By Caroline Duffield
BBC World Service business reporter
Deep beneath the frozen surface of Alaska, BP is drilling for oil.
The British energy giant has 13 oil fields in the region, and is thought to have about 18 billion barrels of proven oil and gas reserves worldwide.
BP has a global spread of production assets
It is a far cry from the old quip about BP - that their geologists were brilliant at finding oil, but, once found, did not know what to do with it.
BP has reported a 26% rise in annual profits to $16.2bn (£8.7bn), after benefiting from high oil prices.
"Ten years ago the company was producing about 1.5 million barrels per day (bpd) of oil and gas," says JJ Traynor, an independent oil analyst who has been watching BP for years.
"It was very much based on fields in the UK and North America. Today the company is producing about 4 million bpd - with a truly global spread of production assets."
So how did this happen?
Deals and takeovers were the main driver of change. BP doubled its production in 1998 by merging with Amoco, a US gas company.
A tie-up with another US firm, Arco, and then the Russian oil company, TNK, followed.
But earlier attempts to go into Russia had failed.
"The mistake they made was that they had a [Russian] partner who was not as strong as they thought it would be, not fighting their cause," says Mike Richey, editor of the magazine Neftecompass which examines Russia's oil industry
"That's the key to operating in Russia, you need a good strong partner - or 'krycha'. It literally means 'roof'. That was a bad experience. BP had to write down a lot of losses on that."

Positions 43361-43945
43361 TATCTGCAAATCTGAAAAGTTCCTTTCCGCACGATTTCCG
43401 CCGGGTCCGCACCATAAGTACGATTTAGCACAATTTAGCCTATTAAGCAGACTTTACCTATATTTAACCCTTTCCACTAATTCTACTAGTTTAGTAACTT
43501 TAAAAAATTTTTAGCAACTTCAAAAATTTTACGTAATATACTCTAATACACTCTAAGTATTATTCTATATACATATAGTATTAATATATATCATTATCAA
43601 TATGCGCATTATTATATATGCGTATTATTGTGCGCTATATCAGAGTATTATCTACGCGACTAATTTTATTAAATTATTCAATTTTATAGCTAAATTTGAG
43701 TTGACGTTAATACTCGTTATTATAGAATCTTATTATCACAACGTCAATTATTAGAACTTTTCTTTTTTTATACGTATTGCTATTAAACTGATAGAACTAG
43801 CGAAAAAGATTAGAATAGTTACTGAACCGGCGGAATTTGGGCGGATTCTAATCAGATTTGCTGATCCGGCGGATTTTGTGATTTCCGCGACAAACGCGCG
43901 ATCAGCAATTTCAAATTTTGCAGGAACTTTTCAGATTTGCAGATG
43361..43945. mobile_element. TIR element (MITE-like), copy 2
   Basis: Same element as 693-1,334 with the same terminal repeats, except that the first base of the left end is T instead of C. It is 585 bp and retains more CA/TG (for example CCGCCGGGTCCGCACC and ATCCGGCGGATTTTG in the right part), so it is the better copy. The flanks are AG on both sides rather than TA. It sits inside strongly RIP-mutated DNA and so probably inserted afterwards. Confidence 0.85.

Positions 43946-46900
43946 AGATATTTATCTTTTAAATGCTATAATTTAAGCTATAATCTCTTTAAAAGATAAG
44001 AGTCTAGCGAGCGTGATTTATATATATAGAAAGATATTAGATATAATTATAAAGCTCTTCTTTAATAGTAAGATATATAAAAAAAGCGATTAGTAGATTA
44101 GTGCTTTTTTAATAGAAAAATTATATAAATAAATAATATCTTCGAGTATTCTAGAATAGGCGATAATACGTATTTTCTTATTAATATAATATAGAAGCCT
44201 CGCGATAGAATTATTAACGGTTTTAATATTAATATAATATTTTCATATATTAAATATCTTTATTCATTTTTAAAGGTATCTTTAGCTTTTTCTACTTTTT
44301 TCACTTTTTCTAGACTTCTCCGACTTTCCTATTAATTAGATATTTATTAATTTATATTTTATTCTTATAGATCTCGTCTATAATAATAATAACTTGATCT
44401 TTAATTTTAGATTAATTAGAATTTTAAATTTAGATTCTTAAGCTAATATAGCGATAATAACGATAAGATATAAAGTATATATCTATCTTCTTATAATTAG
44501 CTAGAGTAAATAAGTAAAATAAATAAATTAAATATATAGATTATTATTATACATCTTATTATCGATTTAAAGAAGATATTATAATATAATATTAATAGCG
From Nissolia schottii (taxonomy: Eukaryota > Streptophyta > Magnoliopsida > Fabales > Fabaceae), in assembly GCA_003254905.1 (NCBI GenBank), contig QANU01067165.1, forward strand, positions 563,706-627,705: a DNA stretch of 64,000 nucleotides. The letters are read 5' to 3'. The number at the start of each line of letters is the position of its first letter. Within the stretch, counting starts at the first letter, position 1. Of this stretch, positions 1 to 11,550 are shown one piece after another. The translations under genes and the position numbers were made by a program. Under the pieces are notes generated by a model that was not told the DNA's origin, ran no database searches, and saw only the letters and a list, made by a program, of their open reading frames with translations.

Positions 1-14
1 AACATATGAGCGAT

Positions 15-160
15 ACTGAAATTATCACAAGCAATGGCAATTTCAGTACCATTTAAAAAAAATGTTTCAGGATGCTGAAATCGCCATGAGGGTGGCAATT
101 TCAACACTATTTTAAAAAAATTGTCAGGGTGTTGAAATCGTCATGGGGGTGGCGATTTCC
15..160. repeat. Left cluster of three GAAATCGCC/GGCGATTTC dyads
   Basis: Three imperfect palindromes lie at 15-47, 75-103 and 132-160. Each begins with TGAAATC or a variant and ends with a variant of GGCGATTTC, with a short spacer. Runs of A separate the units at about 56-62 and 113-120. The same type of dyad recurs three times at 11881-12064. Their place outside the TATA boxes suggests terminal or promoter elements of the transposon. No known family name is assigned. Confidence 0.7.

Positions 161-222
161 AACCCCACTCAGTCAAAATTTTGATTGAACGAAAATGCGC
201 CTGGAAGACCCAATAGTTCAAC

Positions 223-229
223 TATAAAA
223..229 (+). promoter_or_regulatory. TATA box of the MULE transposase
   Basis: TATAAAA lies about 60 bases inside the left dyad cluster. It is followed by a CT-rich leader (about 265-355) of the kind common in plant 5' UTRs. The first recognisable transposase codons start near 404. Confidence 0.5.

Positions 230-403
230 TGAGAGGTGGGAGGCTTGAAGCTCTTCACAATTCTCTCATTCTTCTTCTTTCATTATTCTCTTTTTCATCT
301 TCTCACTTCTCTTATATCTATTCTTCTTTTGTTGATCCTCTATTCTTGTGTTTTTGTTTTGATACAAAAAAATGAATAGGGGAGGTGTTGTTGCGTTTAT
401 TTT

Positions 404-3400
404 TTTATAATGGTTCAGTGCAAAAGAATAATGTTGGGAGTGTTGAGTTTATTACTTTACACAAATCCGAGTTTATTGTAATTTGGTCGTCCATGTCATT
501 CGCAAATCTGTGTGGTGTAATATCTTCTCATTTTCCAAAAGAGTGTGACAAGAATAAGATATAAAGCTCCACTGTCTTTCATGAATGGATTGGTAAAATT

But ultimately the lure of Russia's vast oil reserves proved too powerful to resist, and BP's second attempt to break into the market is beginning to pay off.
Meanwhile, BP plans to open a new pipeline, linking the Caspian to the Mediterranean.
It is the first time oil from the Caspian will reach the West without going through Russia.
"This year is an important year for BP's growth. There will be the start of the Azerbaijan-Turkey oil pipeline, and also the build up of production in deep water Angola and deep water Mexico," says Mr Traynor.
"The problem becomes what to do with the cash. We are seeing oil prices of $40-$50 per barrel. BP, along with many of its peers, is putting a lot of extra cash into share buyback schemes, which is tremendous news for investors."
But not everyone is so enthusiastic.
British MP Martin O'Neill heads a committee of politicians investigating why gas prices in the UK have doubled.
He wants profits from the high oil price put into helping people struggling to pay heating bills.
Lord Browne has transformed BP - who could eventually replace him?
"What we have seen is people making profits beyond the dreams of avarice. If they don't voluntarily cough up some of these profits, then government should have a look at whether there should be a windfall profits tax," Mr O'Neill says.
But BP's chief executive, Lord Browne, says his company's bumper profits are not solely down to the high oil price.
"The profits are up more than the price of oil is up," he told the BBC. "We have spent many years buying (assets) when the price is low."
A recent advertising campaign by BP insists the company is committed to corporate responsibility.
But Athan Manuel, of the US environmental lobby group The Public Interest Research Group - which fought plans by BP to drill for oil in the Arctic - says there is more the company can do.
"One glaring weak spot for the company seems to be safety on the Alaskan north slope," he says. "In existing operations there have been problems with valves and pipelines bursting and employees being injured."
But while BP's financial fortunes soar, one question remains unanswered - the inheritance.
Lord Browne, at 56, is the company's single leadership figure, and is largely responsible for transforming BP's fortunes.
Who, from the board of young directors, could succeed the man who has brought the company through such change?
Guessing games are already under way.